Exodus 18:14
And when Moses' father in law saw all that he did to the people, he said, What is this thing that you do to the people? why sit you yourself alone, and all the people stand by you from morning to even?
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(14) Why sittest thou thyself alone?—The emphatic word is “alone.” Why dost thou not, Jethro means, devolve a part of the duty upon others?

18:13-27 Here is the great zeal and the toil of Moses as a magistrate. Having been employed to redeem Israel out of the house of bondage, he is a further type of Christ, that he is employed as a lawgiver and a judge among them. If the people were as quarrelsome one with another as they were with God, no doubt Moses had many causes brought before him. This business Moses was called to; it appears that he did it with great care and kindness. The meanest Israelite was welcome to bring his cause before him. Moses kept to his business from morning to night. Jethro thought it was too much for him to undertake alone; also it would make the administration of justice tiresome to the people. There may be over-doing even in well-doing. Wisdom is profitable to direct, that we may neither content ourselves with less than our duty, nor task ourselves beyond our strength. Jethro advised Moses to a better plan. Great men should not only study to be useful themselves, but contrive to make others useful. Care must be taken in the choice of the persons admitted into such a trust. They should be men of good sense, that understood business, and that would not be daunted by frowns or clamours, but abhorred the thought of a bribe. Men of piety and religion; such as fear God, who dare not to do a base thing, though they could do it secretly and securely. The fear of God will best fortify a man against temptations to injustice. Moses did not despise this advice. Those are not wise, who think themselves too wise to be counselled.From the morning unto the evening - It may be assumed as at least probable that numerous cases of difficulty arose out of the division of the spoil of the Amalekites Exodus 17:13, and causes would have accumulated during the journey from Elim. 13-26. on the morrow … Moses sat to judge the people, &c.—We are here presented with a specimen of his daily morning occupations; and among the multifarious duties his divine legation imposed, it must be considered only a small portion of his official employments. He appears in this attitude as a type of Christ in His legislative and judicial characters.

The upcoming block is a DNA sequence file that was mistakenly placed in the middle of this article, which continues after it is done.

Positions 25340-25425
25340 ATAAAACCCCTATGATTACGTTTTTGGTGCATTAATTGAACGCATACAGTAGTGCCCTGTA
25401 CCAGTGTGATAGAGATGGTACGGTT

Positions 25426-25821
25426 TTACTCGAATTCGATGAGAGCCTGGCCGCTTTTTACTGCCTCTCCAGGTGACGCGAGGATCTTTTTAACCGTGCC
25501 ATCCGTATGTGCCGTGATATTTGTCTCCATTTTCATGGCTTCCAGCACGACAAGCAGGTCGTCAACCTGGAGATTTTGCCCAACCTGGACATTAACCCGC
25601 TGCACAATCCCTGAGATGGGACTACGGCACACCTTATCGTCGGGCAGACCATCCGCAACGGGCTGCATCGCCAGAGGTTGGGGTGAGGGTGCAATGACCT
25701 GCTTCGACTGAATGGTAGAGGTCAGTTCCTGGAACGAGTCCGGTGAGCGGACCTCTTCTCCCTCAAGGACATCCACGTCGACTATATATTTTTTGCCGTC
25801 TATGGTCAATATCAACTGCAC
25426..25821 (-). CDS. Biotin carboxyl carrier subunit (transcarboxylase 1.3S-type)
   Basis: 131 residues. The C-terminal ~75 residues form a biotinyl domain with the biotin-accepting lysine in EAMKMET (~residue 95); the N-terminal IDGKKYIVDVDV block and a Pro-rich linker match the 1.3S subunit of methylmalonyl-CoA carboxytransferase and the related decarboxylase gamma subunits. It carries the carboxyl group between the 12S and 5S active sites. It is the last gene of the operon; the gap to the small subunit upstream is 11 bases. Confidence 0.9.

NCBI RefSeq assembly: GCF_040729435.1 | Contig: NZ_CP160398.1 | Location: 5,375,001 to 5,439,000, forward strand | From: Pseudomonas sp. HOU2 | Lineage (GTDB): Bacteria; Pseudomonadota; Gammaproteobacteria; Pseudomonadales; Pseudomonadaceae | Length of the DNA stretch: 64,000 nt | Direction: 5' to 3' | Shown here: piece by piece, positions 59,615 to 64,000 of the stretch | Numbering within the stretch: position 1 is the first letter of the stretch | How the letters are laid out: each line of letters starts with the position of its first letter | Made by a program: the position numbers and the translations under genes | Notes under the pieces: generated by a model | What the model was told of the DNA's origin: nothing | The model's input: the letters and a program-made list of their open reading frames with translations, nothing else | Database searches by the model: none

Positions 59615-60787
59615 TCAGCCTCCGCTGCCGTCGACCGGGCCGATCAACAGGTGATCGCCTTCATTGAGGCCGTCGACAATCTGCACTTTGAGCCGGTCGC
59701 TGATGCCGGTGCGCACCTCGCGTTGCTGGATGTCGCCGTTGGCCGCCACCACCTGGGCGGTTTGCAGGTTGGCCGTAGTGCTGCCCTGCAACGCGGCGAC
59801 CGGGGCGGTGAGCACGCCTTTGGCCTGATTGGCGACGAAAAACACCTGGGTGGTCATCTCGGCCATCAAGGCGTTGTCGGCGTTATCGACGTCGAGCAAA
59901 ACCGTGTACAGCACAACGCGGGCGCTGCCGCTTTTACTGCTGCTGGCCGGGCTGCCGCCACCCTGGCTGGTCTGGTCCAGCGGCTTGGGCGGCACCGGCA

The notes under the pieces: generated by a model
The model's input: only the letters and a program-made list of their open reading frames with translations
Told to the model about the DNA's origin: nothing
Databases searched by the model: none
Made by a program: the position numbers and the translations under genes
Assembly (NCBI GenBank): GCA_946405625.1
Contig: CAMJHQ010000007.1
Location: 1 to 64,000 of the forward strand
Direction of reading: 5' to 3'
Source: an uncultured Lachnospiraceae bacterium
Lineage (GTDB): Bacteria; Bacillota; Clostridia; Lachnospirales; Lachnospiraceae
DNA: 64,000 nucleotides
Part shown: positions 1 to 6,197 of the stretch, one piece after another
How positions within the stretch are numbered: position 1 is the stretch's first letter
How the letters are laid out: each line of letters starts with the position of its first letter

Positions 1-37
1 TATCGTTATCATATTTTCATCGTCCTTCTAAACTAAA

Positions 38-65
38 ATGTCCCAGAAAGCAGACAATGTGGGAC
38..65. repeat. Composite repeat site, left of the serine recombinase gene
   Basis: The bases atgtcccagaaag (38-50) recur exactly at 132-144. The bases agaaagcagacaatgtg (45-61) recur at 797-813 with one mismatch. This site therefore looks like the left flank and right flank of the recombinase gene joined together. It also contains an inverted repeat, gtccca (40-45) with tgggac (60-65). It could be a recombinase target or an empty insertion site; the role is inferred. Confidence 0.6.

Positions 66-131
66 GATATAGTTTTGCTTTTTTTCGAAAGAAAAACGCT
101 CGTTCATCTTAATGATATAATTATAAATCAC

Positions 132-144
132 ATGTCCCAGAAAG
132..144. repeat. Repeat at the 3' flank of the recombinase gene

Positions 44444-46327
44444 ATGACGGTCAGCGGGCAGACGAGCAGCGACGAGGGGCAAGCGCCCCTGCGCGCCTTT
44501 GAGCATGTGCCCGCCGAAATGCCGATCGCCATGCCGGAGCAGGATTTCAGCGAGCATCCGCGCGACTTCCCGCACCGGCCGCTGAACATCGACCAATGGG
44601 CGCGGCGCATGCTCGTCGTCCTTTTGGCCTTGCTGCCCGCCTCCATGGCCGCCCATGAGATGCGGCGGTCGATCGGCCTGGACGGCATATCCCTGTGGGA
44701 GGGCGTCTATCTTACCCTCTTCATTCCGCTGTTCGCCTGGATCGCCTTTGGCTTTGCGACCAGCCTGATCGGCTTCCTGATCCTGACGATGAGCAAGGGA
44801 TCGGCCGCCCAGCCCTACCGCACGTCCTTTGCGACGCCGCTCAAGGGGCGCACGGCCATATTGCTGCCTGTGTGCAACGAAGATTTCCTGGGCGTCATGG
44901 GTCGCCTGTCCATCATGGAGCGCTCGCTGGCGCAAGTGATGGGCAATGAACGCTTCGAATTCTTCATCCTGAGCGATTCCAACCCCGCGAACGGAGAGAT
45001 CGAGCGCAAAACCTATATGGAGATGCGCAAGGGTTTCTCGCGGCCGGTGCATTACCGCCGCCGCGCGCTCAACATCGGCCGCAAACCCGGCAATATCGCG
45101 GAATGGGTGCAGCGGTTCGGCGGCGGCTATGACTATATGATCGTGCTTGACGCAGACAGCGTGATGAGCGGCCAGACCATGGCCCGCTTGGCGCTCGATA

the people stood by Moses from the morning unto the evening, &c.—Governors in the East seat themselves at the most public gate of their palace or the city, and there, amid a crowd of applicants, hear causes, receive petitions, redress grievances, and adjust the claims of contending parties.

No text from Poole on this verse. And when Moses's father in law saw all that he did to the people,.... Or for them (q); for their information and instruction in the laws of God, and for the decision of cases brought before him, according to them; and what a deal of business was on his hands, and he went through for the good of the people: